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Plan a Stargazing Campout

Shooting stars, the Milky Way and full moons light up the night sky.


Campers love the stars, the moon and the night sky, so why not plan a stargazing campout? Meteor showers, constellations, new and full moons are all great for nighttime viewing. Whether you are an amateur astronomer, a first time stargazer or planning a romantic getaway, you'll love camping under the stars.

Choose a campground that is away from city lights and ocean fog. Mountainous or hilltop locations are ideal for stargazing campouts. You might want to consider skipping the campfire or hike to an area with open sky for the best viewing.

Recommended items for stargazing: blankets and/or a reclining camp chair, an iPod with speakers and a groovy play list (think Miles Davis or Pink Floyd), snacks and beverages, and a flashlight or headlamp.

Meteor Showers and Shooting Stars

Image Credit: X-ray: NASA/CXC/IUSS/A.De Luca et al; Optical: DSS

Want to plan a campout and see hundreds of shooting stars? A meteor shower is an event in which shooting stars fall through the sky at increased rates and is best viewed at night during a new moon phase. Although the stars aren't really shooting or falling, it sure is spectacular to watch.

In actuality, a shooting star or meteor shower is when cosmic debris called meteoroids, enter the Earth's atmosphere and light up the night sky. Bright moonlight makes it difficult to view meteor showers, so be sure to check the moon phase calendars and plan your camping trip accordingly.

The following is a list of meteor showers with the peak viewing dates.

  • Quadrantids - January 3-4, 2013
  • Lyrids - April 21-22, 2013
  • Eta Aquarids - May 5-6, 2013
  • Perseids - August 12-13, 2013
  • Orionids - October 21, 2013
  • Leonids - November 17-18, 2013
  • Geminids - December 13-14, 2013

New Moon Phases - The Ultimate Time for Stargazing

Image Credit: NASA/JPL-Caltech/Harvard-Smithsonian CfA

A new moon is the first visible moon of a moon phase. It is seen as a sliver, or a crescent moon. The new moon emits a low amount of light, which makes it the best moon phase for stargazing. Before you head out, learn about the milky way, stars, planets, galaxies and constellations.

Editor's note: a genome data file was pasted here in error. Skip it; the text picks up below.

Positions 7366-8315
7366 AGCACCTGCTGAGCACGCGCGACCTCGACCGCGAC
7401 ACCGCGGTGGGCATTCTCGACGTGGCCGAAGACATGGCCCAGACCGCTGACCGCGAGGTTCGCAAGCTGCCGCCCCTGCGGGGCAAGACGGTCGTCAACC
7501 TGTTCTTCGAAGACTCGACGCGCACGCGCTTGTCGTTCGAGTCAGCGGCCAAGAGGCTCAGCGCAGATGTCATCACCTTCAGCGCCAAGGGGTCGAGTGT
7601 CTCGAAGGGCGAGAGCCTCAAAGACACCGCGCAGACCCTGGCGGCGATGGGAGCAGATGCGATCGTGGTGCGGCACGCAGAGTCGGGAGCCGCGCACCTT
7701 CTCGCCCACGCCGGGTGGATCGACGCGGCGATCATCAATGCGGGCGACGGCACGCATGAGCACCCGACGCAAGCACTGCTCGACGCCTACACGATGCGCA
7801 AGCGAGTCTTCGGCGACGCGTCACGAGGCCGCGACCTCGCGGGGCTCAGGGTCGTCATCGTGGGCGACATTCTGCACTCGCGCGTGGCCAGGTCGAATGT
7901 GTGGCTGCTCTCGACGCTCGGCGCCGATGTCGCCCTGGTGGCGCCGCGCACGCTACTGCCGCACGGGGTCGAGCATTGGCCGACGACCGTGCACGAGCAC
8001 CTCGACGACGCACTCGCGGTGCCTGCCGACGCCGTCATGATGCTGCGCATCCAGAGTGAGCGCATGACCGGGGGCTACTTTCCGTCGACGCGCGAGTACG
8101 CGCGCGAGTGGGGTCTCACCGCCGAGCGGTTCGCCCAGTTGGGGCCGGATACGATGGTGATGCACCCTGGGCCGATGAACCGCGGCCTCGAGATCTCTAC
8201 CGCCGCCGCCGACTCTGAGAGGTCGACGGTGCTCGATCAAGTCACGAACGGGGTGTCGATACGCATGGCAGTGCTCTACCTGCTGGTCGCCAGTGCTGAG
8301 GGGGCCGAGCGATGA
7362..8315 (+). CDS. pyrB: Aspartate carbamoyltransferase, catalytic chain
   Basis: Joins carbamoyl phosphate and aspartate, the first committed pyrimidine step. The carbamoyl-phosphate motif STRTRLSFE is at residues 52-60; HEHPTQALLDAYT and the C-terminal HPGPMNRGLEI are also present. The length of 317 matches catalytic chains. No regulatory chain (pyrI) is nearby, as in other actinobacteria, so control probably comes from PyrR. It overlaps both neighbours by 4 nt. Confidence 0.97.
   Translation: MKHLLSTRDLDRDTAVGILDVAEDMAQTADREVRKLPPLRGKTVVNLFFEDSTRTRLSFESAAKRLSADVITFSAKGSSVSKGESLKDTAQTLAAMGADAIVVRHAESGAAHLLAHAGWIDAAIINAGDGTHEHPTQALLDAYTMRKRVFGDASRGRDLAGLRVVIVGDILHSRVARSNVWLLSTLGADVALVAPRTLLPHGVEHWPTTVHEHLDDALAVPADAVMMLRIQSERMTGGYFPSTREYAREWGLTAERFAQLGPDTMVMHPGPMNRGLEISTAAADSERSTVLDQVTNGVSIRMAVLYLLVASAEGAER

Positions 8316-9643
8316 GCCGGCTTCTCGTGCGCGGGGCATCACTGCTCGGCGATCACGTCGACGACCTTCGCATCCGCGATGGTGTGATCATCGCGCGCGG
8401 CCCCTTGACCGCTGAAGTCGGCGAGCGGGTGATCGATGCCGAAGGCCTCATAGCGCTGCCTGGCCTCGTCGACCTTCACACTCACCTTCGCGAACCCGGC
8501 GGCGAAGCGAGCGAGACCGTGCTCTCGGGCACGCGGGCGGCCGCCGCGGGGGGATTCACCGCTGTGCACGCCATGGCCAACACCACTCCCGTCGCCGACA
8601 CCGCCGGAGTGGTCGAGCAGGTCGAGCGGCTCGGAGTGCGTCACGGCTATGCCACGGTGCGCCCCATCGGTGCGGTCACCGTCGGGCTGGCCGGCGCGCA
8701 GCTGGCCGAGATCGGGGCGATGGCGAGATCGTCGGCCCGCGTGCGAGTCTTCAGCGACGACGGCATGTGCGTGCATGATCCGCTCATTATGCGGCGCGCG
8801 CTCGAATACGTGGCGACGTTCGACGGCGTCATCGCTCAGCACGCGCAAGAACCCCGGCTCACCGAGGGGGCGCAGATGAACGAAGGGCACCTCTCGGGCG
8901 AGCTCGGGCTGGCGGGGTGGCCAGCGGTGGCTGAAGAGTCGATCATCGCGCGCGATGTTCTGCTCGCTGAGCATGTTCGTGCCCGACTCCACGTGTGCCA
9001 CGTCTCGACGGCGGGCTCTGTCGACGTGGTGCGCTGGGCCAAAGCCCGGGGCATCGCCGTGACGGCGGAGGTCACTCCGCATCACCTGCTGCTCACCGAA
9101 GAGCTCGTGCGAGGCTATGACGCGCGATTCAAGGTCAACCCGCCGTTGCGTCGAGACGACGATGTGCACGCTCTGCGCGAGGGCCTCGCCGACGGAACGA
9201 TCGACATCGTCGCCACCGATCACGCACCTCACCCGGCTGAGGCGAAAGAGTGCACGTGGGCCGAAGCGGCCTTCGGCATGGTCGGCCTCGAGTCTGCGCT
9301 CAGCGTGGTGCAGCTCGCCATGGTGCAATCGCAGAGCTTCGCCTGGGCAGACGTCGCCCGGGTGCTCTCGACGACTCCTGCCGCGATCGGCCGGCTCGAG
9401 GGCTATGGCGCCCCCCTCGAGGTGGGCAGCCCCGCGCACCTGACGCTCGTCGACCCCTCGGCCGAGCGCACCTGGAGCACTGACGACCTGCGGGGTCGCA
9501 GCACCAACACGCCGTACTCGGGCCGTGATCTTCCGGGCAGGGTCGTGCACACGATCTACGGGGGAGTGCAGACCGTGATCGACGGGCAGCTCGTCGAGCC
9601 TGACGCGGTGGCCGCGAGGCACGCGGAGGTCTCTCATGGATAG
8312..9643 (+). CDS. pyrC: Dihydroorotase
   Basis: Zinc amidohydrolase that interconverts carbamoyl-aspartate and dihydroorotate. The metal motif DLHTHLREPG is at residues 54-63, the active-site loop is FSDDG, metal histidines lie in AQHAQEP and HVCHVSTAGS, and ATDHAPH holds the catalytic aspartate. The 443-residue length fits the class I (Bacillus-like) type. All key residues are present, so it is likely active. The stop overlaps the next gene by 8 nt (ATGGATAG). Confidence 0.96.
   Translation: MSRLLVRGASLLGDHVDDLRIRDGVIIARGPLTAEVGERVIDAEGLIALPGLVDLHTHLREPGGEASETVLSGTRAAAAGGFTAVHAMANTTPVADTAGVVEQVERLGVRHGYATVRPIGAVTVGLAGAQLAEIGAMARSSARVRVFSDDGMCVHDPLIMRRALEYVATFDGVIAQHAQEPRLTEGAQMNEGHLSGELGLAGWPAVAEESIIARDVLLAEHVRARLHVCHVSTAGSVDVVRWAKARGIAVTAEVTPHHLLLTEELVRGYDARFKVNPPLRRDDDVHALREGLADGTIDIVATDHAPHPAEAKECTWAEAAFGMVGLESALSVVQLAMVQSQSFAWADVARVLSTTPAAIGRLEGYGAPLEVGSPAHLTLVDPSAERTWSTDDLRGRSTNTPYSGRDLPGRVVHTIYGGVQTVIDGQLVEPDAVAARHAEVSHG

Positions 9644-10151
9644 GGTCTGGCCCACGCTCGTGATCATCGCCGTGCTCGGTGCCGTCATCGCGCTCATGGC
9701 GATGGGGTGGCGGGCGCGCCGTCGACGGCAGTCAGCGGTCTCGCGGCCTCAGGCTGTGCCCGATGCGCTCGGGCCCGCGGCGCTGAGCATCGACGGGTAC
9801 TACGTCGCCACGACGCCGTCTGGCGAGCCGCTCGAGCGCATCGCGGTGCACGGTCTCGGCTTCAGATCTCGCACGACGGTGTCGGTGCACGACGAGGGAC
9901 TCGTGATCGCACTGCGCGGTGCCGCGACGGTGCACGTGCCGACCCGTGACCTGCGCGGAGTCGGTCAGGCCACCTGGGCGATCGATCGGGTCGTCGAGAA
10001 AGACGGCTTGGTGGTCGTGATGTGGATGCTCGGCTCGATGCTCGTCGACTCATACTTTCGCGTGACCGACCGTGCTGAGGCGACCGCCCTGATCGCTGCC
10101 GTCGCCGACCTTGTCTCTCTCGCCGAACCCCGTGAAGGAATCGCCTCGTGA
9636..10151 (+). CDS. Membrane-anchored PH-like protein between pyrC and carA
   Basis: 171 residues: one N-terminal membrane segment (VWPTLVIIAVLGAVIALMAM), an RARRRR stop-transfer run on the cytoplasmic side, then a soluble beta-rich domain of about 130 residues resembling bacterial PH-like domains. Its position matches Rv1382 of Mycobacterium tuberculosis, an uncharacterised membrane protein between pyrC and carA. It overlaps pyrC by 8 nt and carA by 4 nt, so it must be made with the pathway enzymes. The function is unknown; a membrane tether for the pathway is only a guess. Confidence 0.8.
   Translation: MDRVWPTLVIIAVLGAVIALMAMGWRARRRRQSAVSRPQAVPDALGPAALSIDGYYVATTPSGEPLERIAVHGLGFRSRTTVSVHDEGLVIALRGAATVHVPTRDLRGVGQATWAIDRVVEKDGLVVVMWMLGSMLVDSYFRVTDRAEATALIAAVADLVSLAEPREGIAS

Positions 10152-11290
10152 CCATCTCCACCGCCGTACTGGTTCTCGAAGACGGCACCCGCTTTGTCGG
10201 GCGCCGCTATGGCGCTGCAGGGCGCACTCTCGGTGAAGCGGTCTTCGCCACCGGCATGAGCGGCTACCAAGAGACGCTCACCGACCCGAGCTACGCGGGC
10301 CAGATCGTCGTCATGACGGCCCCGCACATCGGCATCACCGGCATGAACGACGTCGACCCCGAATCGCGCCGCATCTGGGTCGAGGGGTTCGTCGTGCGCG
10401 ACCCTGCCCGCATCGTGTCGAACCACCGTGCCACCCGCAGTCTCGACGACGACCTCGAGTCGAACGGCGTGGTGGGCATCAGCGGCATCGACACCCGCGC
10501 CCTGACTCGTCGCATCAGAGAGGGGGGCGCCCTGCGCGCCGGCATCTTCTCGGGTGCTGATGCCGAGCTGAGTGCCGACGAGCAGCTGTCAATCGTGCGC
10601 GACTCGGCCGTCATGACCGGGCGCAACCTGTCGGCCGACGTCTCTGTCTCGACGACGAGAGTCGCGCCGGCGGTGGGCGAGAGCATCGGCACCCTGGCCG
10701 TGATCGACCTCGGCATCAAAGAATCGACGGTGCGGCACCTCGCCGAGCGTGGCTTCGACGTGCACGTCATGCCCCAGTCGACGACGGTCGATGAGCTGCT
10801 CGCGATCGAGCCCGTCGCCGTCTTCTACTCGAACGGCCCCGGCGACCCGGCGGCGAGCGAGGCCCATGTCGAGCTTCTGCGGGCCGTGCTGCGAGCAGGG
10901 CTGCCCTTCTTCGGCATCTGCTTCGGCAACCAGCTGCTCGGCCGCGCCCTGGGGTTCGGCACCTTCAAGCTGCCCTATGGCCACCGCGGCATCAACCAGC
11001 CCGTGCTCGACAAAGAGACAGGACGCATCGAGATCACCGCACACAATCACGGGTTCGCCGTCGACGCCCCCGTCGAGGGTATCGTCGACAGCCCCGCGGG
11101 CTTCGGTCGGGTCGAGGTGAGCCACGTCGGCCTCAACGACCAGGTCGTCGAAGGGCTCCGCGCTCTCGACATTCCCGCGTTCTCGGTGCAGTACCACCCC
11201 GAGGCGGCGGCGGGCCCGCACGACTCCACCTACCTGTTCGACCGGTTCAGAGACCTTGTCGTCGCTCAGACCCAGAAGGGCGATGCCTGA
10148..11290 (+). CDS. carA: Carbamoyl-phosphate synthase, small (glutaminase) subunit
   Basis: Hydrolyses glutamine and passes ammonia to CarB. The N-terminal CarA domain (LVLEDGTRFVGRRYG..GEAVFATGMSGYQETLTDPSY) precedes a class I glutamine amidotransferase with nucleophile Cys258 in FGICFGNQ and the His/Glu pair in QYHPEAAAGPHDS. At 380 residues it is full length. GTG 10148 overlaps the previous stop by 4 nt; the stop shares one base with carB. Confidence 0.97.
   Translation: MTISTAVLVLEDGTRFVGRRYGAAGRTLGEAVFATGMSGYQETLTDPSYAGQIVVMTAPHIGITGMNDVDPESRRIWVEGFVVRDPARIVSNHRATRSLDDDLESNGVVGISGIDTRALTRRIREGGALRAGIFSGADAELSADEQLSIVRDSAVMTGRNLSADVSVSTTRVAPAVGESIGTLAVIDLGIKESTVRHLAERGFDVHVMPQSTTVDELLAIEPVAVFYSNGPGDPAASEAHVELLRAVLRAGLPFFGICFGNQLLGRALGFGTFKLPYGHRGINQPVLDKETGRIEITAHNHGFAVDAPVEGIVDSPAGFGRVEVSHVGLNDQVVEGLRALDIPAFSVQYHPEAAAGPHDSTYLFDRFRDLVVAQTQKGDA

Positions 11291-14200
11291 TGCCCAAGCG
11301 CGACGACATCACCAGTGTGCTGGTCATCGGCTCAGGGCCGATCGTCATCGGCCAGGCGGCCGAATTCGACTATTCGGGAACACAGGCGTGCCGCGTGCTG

If a stargazing camping escape is what you desire, plan your trip with this new moon calendar.

  • January 11, 2013
  • February 10, 2013
  • March 11, 2013
  • April 10, 2013
  • May 9, 2013
  • June 8, 2013
  • July 8, 2013
  • August 6, 2013
  • September 5, 2013
  • October 4, 2013
  • November 3, 2013
  • December 2, 2013

Learn more about the dark side of the moon.

Full Moon Calendar

Image credit: NASA/Lauren Harnett

The night landscape glows beautifully during a full moon. You'll see the wild outdoors in a new light, literally. Plan your next camping getaway under a full moon with this 2012 full moon calendar.

  • January 26, 2013
  • February 25, 2013
  • March 27, 2013
  • April 25, 2013
  • May 24, 2013
  • June 23, 2013
  • July 22, 2013
  • August 20, 2013
  • September 19, 2013
  • October 18, 2013
  • November 17, 2013
  • December 17, 2013

* The second full moon in a calendar month is called a Blue Moon, but there is no blue moon in 2013

Native American Names for the Full Moons

Image credit: NASA

Native American Indian tribes named each full moon cycle to keep track of the seasons. There are slight variations of moons between tribes, resulting in multiple names. The most widely used Native American full moon names are listed here.

  • January - Wolf Moon
  • February - Snow Moon
  • March - Worm Moon
  • April - Frog Moon, Pink Moon, Fish Moon
  • May - Flower Moon
  • June - Strawberry Moon
  • July - Buck Moon, Hay Moon
  • August - Sturgeon Moon, Moon of the Green Corn
  • September - Corn Moon or Harvest Moon*
  • October - Harvest Moon* or Hunter's Moon
  • November - Beaver Moon
  • December - Cold Moon

* The full moon that falls closest to the Autumn Equinox, usually September 22, is considered the Harvest Moon.

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